Dr. Geovanni Martinez will give a talk at IEEE CCE-2018 entitled "Improving the Robustness of a Direct Visual Odometry Algorithm for Planetary Rovers", which will be held in Nexico City from September 5 to 7, 2018. In following the abstact of the corresponding paper:

Abstact

An algorithm capable of computing the robot position by evaluating measurements of frame to frame intensity differences was extended to be able to detect outliers in the measurements to exclude them from the evaluation to perform the positioning, with the aim of improving its robustness in irregular terrain scenes, such as consisting of flat surfaces with stones on them. The images are taken by a camera firmly attached to the robot, tilted downwards, looking at the planetary surface. A measurement is detected as an outlier only if its intensity difference and linear intensity gradients can not be described by motion compensation. According to the experimental results, this modification reduced the positioning error by a factor of 3 in difficult terrain, maintaining its positioning error, which resulted in an average of 1.8%, within a range of 0.15% and 2.5%  of distance traveled, similar to those achieved by state of the art algorithms  successfully used in robots here on earth and on Mars.

Dr. Geovanni Martinez gave a talk to seniors of the Anglo American School about the University of Costa Rica, the School of Electrical Engineering and the Image Processing and Computer Vision Research Laboratory (IPCV-LAB) , as well as a demonstration of the robots of the IPCV-LAB, which are used for validation of a direct visual odometry algorithm developed in the IPCV-LAB: Husky A200 and Seekur Jr. 

The paper written by Dr. Geovanni Martínez entitled "Experimental results of testing a direct monocular visual odometry algorithm outdoors on flat terrain under severe global illumination changes for Planetary Exploration Rovers", was accepted for publication in Computación y Sistemas, an International Journal of Computing Science and Applications. Computación y Sistemas is a peer reviewed open access scientific journal of Computer Science and Engineering. The journal is indexed in the CONACYT Index of Excellence of Mexican JournalsScopusWeb of Science (core collection-emerging sources), RedalycE-JournalREDIBLatindexBiblatPeriodicaDBLP, and SciELO (part of Web of Science).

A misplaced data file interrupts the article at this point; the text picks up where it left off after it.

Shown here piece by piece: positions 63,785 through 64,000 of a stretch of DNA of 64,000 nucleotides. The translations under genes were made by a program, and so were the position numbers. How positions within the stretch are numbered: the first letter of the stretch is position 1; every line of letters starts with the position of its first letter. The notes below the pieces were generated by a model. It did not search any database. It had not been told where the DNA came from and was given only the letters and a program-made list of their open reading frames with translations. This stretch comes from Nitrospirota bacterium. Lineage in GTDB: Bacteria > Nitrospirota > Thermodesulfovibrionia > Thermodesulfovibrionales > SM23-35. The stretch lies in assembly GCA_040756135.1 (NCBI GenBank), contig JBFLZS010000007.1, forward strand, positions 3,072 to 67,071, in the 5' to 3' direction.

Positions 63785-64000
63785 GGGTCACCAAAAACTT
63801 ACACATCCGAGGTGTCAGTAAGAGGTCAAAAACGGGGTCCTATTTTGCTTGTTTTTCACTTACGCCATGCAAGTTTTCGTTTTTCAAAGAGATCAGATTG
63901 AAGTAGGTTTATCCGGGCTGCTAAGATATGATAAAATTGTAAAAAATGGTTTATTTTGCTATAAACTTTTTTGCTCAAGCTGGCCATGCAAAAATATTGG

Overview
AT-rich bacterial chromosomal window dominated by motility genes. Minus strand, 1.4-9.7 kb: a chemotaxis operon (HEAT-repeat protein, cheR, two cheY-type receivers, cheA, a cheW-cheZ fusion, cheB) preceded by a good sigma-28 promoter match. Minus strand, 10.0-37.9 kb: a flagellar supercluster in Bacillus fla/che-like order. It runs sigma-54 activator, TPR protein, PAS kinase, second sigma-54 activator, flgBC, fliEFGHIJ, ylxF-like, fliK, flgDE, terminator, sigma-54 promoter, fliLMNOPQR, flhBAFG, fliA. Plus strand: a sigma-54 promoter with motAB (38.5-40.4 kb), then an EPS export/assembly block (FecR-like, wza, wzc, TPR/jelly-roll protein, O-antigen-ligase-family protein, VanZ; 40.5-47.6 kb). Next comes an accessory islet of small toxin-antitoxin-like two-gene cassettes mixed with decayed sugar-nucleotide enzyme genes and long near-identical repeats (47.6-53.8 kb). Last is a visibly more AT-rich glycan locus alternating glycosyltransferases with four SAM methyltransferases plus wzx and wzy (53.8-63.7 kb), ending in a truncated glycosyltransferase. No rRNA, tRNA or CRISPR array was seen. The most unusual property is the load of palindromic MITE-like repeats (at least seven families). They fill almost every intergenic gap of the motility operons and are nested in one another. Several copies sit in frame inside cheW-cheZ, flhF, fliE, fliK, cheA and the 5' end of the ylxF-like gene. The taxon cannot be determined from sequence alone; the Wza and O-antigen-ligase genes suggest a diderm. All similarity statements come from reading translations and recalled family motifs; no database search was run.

IPCV-LAB acquired 2 TurtleBots to be used in the IE-0449 Computer Vision course.

 

These two turtleBots will be used in the IE-0449 Computer Vision course, which will be taught by Dr. Geovanni Martínez during the first semester of 2018, so that the applications for autonomous robotics developed by the students in the course can also be tested on real robotic platforms (not just in simulations!). Likewise, it will help students who collaborate in the Image Processing and Computar Vision Research Laboratory to familiarize themselves with autonomous robots first of low cost, before venturing into their projects to use the more expensive and sophisticated robots that the IPCV-LAB has for research, such as the Husky A200 and the Seerkur Jr.

 

A new calibration algorithm is being investigated by Dr. Geovanni Martinez to facilitate the comparison of the experimental results obtained by the monocular visual odometry algorithm developed in the IPCV-LAB with the ground truth positioning data obtained  by using a robotic theodolite with a laser range sensor.

 

 

The photo shows Dr. Geovanni Martinez testing part of the calibration algorithm in the IPCV-LAB with the help of a three-dimensional calibration pattern, the rover Seekur Jr. and a Trimbre S3 robotic total station.

 

The Image Processing and Computer Vision Research Laboratory (IPCV-LAB) was present in the Max Planck Science Tunnel, which is currently being exhibited in Costa Rica. Dr. Geovanni Martinez, coordinator of the IPCV-LAB, explained to visitors the importance of computer vision in autonomous robotics and carried out demonstrations of the Seekur Jr. robot, that he uses to test outdoors the new vision-based navigation systems, which are being investigated in the IPCV-LAB and that are particularly useful in planetary exploration.

 

During the event, Dr. Martinez allowed the children to teleoperate the Seekur Jr. robot: